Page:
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ACS Med Chem Lett. 2017 Sep 14;8(10):1072-1076. doi: 10.1021/acsmedchemlett.7b00282. eCollection 2017.

Serotonin Analogues as Inhibitors of Breast Cancer Cell Growth.

Author information

  • 1Division of Chemical Biology and Medicinal Chemistry, College of Pharmacy, University of Texas at Austin, Austin, Texas 78712, United States.
  • 2Department of Chemistry, University of Texas at Austin, Austin, Texas 78712, United States.
  • 3Graduate Program in Cell and Molecular Biology, University of Texas at Austin, Austin, Texas 78712, United States.
  • 4Department of Nutritional Sciences, Dell Pediatric Research Institute, University of Texas at Austin, Austin, Texas 78723, United States.
  • 5Section of Translational Breast Cancer Research, University of Texas MD Anderson Cancer Center, Houston, Texas 77030, United States.
  • 6Department of Breast Medical Oncology, University of Texas MD Anderson Cancer Center, Houston, Texas 77030, United States.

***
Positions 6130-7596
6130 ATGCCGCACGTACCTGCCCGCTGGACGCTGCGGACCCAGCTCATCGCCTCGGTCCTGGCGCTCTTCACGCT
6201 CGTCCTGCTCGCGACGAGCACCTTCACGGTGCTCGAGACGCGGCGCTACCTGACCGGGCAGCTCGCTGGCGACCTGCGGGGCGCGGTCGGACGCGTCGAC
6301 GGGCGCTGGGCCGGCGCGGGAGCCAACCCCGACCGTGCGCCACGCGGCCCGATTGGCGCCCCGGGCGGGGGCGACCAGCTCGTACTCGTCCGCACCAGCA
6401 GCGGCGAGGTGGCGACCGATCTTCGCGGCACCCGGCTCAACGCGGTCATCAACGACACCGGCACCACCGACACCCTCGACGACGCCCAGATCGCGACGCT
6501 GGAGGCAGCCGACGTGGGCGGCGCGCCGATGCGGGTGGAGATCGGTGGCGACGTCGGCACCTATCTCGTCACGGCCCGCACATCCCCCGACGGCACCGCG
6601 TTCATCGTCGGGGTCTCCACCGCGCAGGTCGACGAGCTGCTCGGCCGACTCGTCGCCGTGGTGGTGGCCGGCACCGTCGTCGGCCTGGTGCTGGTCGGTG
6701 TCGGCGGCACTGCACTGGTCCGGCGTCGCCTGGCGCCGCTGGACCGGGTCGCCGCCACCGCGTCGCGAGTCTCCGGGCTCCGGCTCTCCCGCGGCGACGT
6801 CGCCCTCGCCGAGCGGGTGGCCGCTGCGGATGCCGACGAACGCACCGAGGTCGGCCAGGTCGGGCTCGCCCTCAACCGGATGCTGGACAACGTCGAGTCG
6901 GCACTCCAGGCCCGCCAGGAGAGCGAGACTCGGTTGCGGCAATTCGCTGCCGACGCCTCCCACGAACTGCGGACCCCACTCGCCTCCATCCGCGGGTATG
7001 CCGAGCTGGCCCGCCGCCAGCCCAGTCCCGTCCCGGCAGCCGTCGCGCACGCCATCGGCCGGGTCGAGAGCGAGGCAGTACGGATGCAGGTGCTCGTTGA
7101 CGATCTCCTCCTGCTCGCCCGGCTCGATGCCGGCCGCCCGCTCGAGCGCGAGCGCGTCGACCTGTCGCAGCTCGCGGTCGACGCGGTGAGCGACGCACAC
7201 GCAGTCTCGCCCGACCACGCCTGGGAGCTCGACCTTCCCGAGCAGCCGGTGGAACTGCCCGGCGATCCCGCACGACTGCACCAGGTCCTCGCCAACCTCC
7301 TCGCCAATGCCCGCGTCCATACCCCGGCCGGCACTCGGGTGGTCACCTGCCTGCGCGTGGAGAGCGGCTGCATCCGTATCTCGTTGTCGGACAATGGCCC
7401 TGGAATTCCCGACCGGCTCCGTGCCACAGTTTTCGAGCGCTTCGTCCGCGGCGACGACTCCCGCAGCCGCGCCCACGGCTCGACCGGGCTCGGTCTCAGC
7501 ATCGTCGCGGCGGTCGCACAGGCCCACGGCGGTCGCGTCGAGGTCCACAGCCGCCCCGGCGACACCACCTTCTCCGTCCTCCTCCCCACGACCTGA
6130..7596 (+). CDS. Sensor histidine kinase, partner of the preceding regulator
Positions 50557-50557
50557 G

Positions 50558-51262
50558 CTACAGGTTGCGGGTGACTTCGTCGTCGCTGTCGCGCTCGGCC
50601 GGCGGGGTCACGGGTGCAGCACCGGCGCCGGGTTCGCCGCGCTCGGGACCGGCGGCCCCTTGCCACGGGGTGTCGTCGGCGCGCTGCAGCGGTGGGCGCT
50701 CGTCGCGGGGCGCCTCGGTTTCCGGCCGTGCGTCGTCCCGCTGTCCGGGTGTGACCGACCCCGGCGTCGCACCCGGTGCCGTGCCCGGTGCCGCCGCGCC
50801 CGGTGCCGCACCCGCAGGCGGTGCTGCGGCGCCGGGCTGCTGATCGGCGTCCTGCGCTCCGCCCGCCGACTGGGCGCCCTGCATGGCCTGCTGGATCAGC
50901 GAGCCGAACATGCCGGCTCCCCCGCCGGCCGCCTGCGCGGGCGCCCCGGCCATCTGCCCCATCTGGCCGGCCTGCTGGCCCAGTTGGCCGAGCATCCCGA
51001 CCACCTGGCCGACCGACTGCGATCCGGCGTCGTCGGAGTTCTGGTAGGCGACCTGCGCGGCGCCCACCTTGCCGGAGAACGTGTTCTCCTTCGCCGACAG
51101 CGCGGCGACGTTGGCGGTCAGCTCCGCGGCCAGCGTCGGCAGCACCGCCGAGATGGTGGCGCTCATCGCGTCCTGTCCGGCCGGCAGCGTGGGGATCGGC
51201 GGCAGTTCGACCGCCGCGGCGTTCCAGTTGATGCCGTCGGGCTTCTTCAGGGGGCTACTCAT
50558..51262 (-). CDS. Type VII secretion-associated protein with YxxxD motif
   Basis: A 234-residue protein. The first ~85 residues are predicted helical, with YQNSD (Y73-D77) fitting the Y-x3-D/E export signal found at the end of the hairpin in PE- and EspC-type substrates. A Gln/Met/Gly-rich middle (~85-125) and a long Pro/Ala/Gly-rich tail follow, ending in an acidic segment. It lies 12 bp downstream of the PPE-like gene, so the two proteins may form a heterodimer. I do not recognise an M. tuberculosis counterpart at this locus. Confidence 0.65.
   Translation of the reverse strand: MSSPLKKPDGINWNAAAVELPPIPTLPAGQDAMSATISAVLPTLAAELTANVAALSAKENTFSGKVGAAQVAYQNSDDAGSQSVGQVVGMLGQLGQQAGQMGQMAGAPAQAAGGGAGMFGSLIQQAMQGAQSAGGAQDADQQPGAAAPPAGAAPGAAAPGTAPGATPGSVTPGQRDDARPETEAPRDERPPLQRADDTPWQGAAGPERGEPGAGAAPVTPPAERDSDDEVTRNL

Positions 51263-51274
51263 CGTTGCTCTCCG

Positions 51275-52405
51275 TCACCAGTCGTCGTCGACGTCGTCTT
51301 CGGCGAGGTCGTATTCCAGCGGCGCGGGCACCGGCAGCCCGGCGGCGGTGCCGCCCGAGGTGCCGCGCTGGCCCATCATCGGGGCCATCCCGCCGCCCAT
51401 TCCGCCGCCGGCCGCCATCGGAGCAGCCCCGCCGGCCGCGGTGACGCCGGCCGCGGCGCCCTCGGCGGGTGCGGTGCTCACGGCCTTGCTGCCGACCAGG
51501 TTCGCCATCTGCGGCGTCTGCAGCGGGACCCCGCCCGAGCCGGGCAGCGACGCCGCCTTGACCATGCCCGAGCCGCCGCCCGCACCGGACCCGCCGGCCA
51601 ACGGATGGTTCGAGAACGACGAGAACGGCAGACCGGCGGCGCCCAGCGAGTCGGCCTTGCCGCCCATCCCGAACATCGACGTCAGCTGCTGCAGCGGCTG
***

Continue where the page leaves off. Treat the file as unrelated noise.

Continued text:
• 7Division of Pharmacology & Toxicology, College of Pharmacy, University of Texas at Austin, Dell Pediatric Research Institute, Austin, Texas 78723, United States.

Abstract

Serotonin (5-hydroxytryptamine, 5-HT) is a critical local regulator of epithelial homeostasis in the breast and exerts its actions through a number of receptors. Dysregulation of serotonin signaling is reported to contribute to breast cancer pathophysiology by enhancing cell proliferation and promoting resistance to apoptosis. Preliminary analyses indicated that the potent 5-HT1B/1D serotonin receptor agonist 5-nonyloxytryptamine (5-NT), a triptan-like molecule, induced cell death in breast cancer cell lines. Thus, we synthesized a series of novel alkyloxytryptamine analogues, several of which decreased the viability of various human cancer cell lines. Proteomic and metabolomic analyses showed that compounds 6 and 10 induced apoptosis and interfered with signaling pathways that regulate protein translation and survival, such as the Akt/mTOR pathway, in triple-negative breast cancer cells.

KEYWORDS:

Breast cancer; serotonin receptor; tryptamine

PMID:
29057053
PMCID:
PMC5641961
[Available on 2018-10-12]
DOI:
10.1021/acsmedchemlett.7b00282
[PubMed]
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